SatView Release 3.1 Notes


April 1994

This is the latest release of SatView. It is an X-window-based tool for viewing satellite images and weather data. To build it, type build in the top-level directory. The environment variable OPENWINHOME must be defined as the openwindows home directory. Usually, this is usr/openwin.

SatView requires XView to build. If you don't have XView, it is obtainable by anonymous ftp from expo.lcs.mit.edu in the/contrib directory.

SatView also requires NCAR graphics. For information on how to obtain a license, click here.

Depending on the version of NCAR graphics on your system, you may need to change the line

NCAR_LIBS = -lncarg -lncarg_loc -lncarg_gks -lncarg_c

in rel3.1/src/sv/Imakefile to

NCAR_LIBS = -lncarg -lncarg_loc -lncarg_gks

On BSD systems, you might need to remove the library -lintl from the line SYSLIBS = -lxview -lolgx -lX11 -lm -lintl

in rel3.1/src/util. Also, since the software is written in ANSI C, you may need to change the line

CC = cc

to

CC = acc

in the Imakefiles in rel3.1/src/*.

Make these changes before executing the 'build' script.

As a courtesy, the NETCDF source code is included in this release. SatView needs libnetcdf.a installed in order to build successfully. If this library is not already installed on your system, you will need to build and install it. To do so, enter configure from directory rel3.1/src/netcdf. Then enter make. The software will configure and build itself. Contact your system administrator about installing it in a public place.

SatView has been built on both BSD and SYSV Sun SPARCstations. Building on other architectures could be trickier.

If the top level directory is called rel3.1, the resulting directory structure will look like this after a successful build:

This release requires about 12 megabytes of disk space to build successfully. About 2.6 MB of this is taken up by the sample data files.

An ANSI C compiler is necessary to build SatView. An F77 compiler is needed as well.

The SatView executable file, as well a several utilities will reside in rel3.1/bin. Several libraries will be placed in rel3.1/lib. These include the libraries for creating and reading satellite image files and overlay files. rel3.1/data contains some sample data to help verify whether SatView is running properly. rel3.1/doc contains a PostScript version of the SatView user's manual, as well as man pages for utility programs and subroutines.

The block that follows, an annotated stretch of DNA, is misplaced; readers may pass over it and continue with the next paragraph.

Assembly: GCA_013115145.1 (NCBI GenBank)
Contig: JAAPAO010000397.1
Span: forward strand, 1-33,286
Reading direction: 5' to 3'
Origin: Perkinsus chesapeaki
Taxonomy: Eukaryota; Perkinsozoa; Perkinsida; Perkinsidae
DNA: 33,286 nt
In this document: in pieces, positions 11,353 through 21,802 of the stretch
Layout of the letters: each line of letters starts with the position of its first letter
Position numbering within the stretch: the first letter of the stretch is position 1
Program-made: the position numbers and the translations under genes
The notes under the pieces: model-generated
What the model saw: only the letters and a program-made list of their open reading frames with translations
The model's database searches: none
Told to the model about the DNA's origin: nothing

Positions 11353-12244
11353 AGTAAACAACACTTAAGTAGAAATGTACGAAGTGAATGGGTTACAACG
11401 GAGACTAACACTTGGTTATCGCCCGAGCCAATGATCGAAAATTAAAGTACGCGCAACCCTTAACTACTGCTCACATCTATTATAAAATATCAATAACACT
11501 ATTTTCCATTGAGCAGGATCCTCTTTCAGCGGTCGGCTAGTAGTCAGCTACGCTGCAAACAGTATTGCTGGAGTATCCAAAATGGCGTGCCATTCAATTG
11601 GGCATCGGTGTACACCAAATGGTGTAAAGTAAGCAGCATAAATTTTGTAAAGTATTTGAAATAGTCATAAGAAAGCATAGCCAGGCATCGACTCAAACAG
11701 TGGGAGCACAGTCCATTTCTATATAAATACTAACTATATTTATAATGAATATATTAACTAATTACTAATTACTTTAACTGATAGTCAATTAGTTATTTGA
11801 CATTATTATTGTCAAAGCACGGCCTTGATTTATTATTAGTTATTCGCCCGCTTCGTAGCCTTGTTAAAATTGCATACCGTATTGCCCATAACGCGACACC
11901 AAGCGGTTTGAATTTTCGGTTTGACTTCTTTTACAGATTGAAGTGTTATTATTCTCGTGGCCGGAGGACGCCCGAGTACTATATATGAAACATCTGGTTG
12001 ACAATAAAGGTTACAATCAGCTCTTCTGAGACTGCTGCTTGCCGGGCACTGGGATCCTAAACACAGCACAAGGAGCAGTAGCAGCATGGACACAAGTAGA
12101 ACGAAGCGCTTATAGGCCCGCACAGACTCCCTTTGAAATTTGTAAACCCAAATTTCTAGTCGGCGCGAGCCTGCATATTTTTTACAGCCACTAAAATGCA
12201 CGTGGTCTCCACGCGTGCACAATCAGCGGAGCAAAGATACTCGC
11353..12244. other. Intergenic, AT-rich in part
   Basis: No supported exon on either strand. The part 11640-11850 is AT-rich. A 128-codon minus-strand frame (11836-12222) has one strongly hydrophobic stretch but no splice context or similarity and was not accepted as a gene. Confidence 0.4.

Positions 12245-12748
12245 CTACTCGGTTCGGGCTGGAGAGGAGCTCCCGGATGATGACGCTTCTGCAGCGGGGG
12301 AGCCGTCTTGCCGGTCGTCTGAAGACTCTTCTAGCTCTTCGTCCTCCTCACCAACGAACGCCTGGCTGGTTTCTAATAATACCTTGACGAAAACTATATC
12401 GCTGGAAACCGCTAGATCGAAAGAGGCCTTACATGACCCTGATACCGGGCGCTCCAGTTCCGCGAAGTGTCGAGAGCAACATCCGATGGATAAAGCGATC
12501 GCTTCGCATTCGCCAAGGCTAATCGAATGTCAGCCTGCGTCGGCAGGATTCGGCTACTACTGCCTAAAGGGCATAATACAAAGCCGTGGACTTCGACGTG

There are a few sample data files in rel3.1/data. GOES.1APR85.lw is a longwave satellite image file (along with the lat/lon file GOES.1APR85.ll). ECM.1APR85.100mb.temp is an ECMWF temperature overlay file. 94030712_eP.cdf is a NetCDF format pressure data file (useable as an example of the format which SatView expects). 94030712_eU.cdf and 94030712_eV.cdf contain the U and V components of vector data, also in NetCDF format.

There is a sample .satviewrc file in rel3.1. It was included to illustrate the user options of SatView. These options are discussed more fully in the user's manual.

rel3.1/src/examples contains several example programs to illustrate reading and writing SI format (SatView's data format) files from C or Fortran. Also see the manual for information on how to create data files in the correct format for SatView.

What's new in Release 3.1:

  1. SatView can use NetCDF format files for gridded (vector and scalar) data.
  2. SatView now lets you save your preferences interactively to the .satviewrc file, rather than editing your .Xresources file.
  3. It is now possible to highlight a number of different image values using the mouse and the color bar.
  4. You can add latitude, longitude and text labels to the map.
  5. Several new defaults/properties.
  6. Lots of bug fixes.

On DEC Alphas:

  1. You may have to set DEFINES=-DHAVE_PROTOTYPES in the Imakefiles for src/sv src/si and src/util. Then do a build from the top directory.
  2. You may have to pass the compiler the -DSYSV flag to get glob.c to compile (in src/si).

Questions and problems should be directed to satview@atmos.washington.edu. Please report any bugs you encounter.

Department of Atmospheric Sciences, AK-40
University of Washington
Seattle, Wash 98195